Together the Mitsubishi ‘Group’ is a big part of Japan's economy – maybe 10-15%, but the ‘Mitsubishi Group’ is not a corporate group in the Western sense. Some of these companies are very successful and very strong – some are very good, but some have difficulties – which can also be overcome. An example is Mitsubishi Motors, an automobile maker, which was acquired around 2001 and then divested again in 2004-2005 by Daimler (then Daimler-Chrysler), and is currently being reformed by Nissan under the guidance of Nissan/Renault CEO Carlos Ghosn.

Read this analysis in Wall Street Journal a few days ago – this is exactly what I will talk about in my talk at the Swedish Embassy

The whole picture is quite detailed and differentiated.

'Toyota, Mitsubishi, Toshiba are great companies' … Yes and no. The devil is in the detail. More reading here:

e.g. my talk at the American Chamber of Commerce in Japan: Japan's Galapagos Effect

My interviews on CNBC, BBC etc about these issues, e.g.:

Read also Masamoto Yashiro talk “Japanese management – why is it not global? asks Masamoto Yashiro at a Tokyo University brainstorming”

(Masamoto Yashiro is my great friend and a legend in Japan's banking and energy industry. He built Shinsei Bank from the ashes of the bankrupt Long Term Credit Bank of Japan, and served in leadership positions (Chairman, CEO, Board Member) in Esso, Exxon, Citibank, Shinsei Bank, and the China Construction Bank)

Masamoto Yashiro also regularly attends the Ludwig Boltzmann Forum which I am developing into a global leadership platform, which I am organizing, you can see him in the photos here:
8th Ludwig Boltzmann Forum 2016
and here
7th Ludwig Boltzmann Forum Tokyo 2015

Japan’s economy overall and Abenomics

My friend Takeo Hoshi, Professor of Finance at Stanford Graduate School of Business: “Abenomics success probability is 12%, 88% probability of failure”

Download Gerhard Fasol’s Stanford University lecture “New opportunities vs old mistakes – foreign companies in Japan's high-tech markets”

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Japan’s electronics conglomerates: Whats the difference between Apple/IBM vs Sony/Panasonic/NEC?

Japan's electronics conglomerates: Whats the difference between Apple/IBM vs Sony/Panasonic/NEC?

Why are Apple/IBM/Microsoft/Google so very different compared to SONY/Panasonic/NEC

Need for corporate governance reforms in Japan

My friend’s question: Why are Apple/IBM/Microsoft/Google so very different compared to SONY/Panasonic/NEC

Gerhard Fasol’s answer: Profit and growth. Apple and IBM grow and are highly profitable. Sony, Panosonic and NEC have no growth and no profit for 15 years – read here:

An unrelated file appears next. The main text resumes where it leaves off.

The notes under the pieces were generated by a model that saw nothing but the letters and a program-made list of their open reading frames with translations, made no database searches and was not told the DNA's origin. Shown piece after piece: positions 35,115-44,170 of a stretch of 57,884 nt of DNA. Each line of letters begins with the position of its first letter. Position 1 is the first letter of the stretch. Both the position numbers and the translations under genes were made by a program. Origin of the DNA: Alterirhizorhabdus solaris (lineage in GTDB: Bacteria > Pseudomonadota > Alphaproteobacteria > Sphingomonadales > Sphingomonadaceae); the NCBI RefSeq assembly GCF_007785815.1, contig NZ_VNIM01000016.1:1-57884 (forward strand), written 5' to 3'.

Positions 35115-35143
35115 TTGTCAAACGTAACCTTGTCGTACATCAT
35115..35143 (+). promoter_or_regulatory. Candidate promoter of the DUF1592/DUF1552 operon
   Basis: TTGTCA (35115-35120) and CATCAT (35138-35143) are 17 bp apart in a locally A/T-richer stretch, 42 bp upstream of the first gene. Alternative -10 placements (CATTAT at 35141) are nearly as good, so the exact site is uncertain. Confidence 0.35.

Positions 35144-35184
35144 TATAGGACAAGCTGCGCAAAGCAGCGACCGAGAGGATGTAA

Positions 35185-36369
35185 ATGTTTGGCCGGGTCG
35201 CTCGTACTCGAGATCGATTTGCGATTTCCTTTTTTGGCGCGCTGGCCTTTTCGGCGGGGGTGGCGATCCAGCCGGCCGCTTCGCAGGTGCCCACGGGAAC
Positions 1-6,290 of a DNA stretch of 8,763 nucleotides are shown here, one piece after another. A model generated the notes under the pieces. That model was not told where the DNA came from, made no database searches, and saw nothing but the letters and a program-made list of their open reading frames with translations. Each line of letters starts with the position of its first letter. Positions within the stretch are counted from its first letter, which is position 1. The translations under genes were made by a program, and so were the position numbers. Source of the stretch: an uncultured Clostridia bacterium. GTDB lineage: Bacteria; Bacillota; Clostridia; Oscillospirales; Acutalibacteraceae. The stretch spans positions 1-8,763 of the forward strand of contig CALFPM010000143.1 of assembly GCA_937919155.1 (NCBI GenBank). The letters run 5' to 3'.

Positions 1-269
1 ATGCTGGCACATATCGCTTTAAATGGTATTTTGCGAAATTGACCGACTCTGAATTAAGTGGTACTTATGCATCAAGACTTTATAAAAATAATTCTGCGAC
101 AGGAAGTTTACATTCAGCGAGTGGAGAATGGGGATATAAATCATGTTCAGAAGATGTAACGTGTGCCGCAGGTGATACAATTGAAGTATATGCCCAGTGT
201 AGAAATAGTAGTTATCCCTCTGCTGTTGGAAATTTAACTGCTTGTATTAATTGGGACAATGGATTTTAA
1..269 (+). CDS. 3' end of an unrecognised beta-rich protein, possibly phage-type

for more detailed analysis, read our Report on Japan’s electronics sector

My friend’s question: Gerhard, we know about the difference in profitability and growth. The question is, what made such a difference in profitability and growth

Gerhard Fasol’s answer: there are many down-stream issues, e.g. acquisition of cloud startups, execution etc. Much of this is summarized in an excellent talk by Masamoto Yashiro, which I have written up here: http://www.fasol.com/2013/10/19/masamoto-yashiro/

There are:

  1. superficial reasons, like YEN-rate, interest rate, global recession etc
  2. execution and management issues, the kind of stuff you learn at Business Schools
  3. the big underlying issues

the big underlying issues are brains (=hardware) and education (=operating system and software for those brains).

There are many fantastic Japanese companies. In a free market, its no surprise that companies are born and others die. Its called Schumpeter’s creative destruction. In a way its more surprising that companies can survive so long with a long-dead business model.

Have you heard about the German company AEG? AEG built the electricity system for Tokyo a long time ago – thats why Tokyo has 50Hz and Osaka has 60Hz. AEG disappeared about 30-40 years ago. There are still some companies today licensing the AEG brand, which is still famous, however, the traditional AEG company disappeared with bankruptcy in 1980. You can read about this here: http://www.csmonitor.com/1982/0812/081250.html

it says:
“Plagued by bad management throughout the 1970s, West Germany’s 10th largest employer overextended itself and became involved in too many loss-making enterprises. It invested heavily in the wrong kind of nuclear technology and its domestic appliances business fell prey to growing competition in a stagnant market.